Pamela Jay Gottfried is a rabbi, parent, teacher and the author of Found in Translation: Common Words of Uncommon Wisdom. She is a graduate of Haverford College and the Jewish Theological Seminary, and an alumna of Clal's Rabbis Without Borders. Learn more at www.pamelagottfried.com.
Perhaps the most difficult thing about parenting teens is letting go--ceding control over their lives, or recognizing that you never really had any control--and preparing them to leave you. When my…girls were toddlers, their wise grandparents told me this, but until I faced the challenge myself I didn't understand a word of their sage advice. My eldest's recent acceptance to college was not only a source of pride; it also triggered some anxiety in me, which I tried to dispel with humor. I claimed my… >> Read More
Every year, at the end of January, I feel a little sad. This began in 1997, when I was nearly 11 weeks into my second pregnancy and I miscarried.
There were so many reasons not to be sad--to be…hopeful--then. I'd already enjoyed an unremarkable, full-term pregnancy, which culminated in the relatively easy birth of a healthy child. My daughter, a spunky toddler at 2 years old, was a source of great joy in my life. We hadn't really been trying to conceive, but we were delighted; I was about six weeks along when… >> Read More
I'm standing at the kitchen sink when my eldest walks past me to the table to pack her lunch.
"What's all over your pants?"
"Did you rip them?!"
"No, they came like that.…It's a style." She pauses for effect. "And they're not my pants. And you said I looked cute in them." Now I'm distressed. I look more closely at her pants. They are black jeans, ripped and frayed on both legs. I hadn't noticed that--looking up from the bottom of the stairs--when I'd complimented her. "Are… >> Read More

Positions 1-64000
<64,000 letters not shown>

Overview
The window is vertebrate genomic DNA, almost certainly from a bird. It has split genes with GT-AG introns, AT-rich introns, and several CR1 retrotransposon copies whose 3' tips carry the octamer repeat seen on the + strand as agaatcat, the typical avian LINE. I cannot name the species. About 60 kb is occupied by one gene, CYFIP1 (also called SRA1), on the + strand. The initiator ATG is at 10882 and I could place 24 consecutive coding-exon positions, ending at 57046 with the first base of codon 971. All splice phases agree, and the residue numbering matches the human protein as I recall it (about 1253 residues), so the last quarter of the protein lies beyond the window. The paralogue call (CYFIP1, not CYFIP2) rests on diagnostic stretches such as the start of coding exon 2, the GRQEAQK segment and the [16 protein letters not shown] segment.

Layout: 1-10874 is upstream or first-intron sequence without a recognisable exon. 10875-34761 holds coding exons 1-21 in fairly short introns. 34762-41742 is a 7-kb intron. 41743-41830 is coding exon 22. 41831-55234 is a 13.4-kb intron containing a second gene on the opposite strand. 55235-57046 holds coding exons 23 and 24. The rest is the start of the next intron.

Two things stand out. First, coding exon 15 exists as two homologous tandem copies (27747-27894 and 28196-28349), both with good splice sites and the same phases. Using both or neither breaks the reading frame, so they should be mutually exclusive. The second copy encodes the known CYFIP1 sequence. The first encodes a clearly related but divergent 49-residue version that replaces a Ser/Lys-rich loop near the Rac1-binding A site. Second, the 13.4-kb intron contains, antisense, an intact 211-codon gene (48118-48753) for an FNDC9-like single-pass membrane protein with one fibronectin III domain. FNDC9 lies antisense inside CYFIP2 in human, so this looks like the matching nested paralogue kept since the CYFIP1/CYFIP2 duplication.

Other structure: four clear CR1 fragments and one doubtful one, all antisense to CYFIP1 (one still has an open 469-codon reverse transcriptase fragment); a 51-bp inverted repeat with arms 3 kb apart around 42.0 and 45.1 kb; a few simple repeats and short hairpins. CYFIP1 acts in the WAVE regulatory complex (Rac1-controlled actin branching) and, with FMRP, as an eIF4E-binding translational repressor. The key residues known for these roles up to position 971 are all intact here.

I have a recurring nightmare. It's not a classic anxiety dream, like the ones where you find yourself standing naked at a podium with no notes or teleprompter. Mine is a maternal dream.
In my dream,…my teenage daughter, my mother-in-law, and I are standing on the Golden Gate Bridge. The setting is disconcerting, as the three of us have never been in San Francisco at the same time. In fact, my teenager has only been there in utero. My ordinarily soft-spoken mother-in-law is yelling at me. I look down and… >> Read More
Do you and your spouse ever wonder what kind of couple you will be "after?" I mean, after the children are grown, after they're out of the house?
I can only vaguely remember what we were like in the…early BC years of our marriage. I sometimes worry that we will become one of those couples that have nothing to say to each other. We've even joked about it--making references to scenes in movies, especially Citizen Kane--when we've found ourselves sitting across the dining room table in the rare silence of a Shabbat morning.… >> Read More
When my children were younger, and people would inevitably remark about how well they "entertained themselves," I would reluctantly acknowledge that I encouraged them by ignoring them.
I never…neglected my children, and I was enchanted by them--I read them picture books for hours, spoke to them only in my non-native but nearly fluent Hebrew, invented silly songs about our daily routines, and played endless games of Candyland and Brochos Lotto. But I also left them to play alone or with each other while… >> Read More
I have made many mistakes as a parent. But none as terrible as the one I made this weekend. I am struck by this realization as I drive my son to school this morning.
Perhaps it is the act of tapping…the brakes that triggers my remorse. This is exactly where I sat on Friday when I heard the news of the shooting at Sandy Hook Elementary School. I was sitting in the driver's seat when I mistakenly decided not to discuss this news with my son. Turning off the car radio and wiping the tears… >> Read More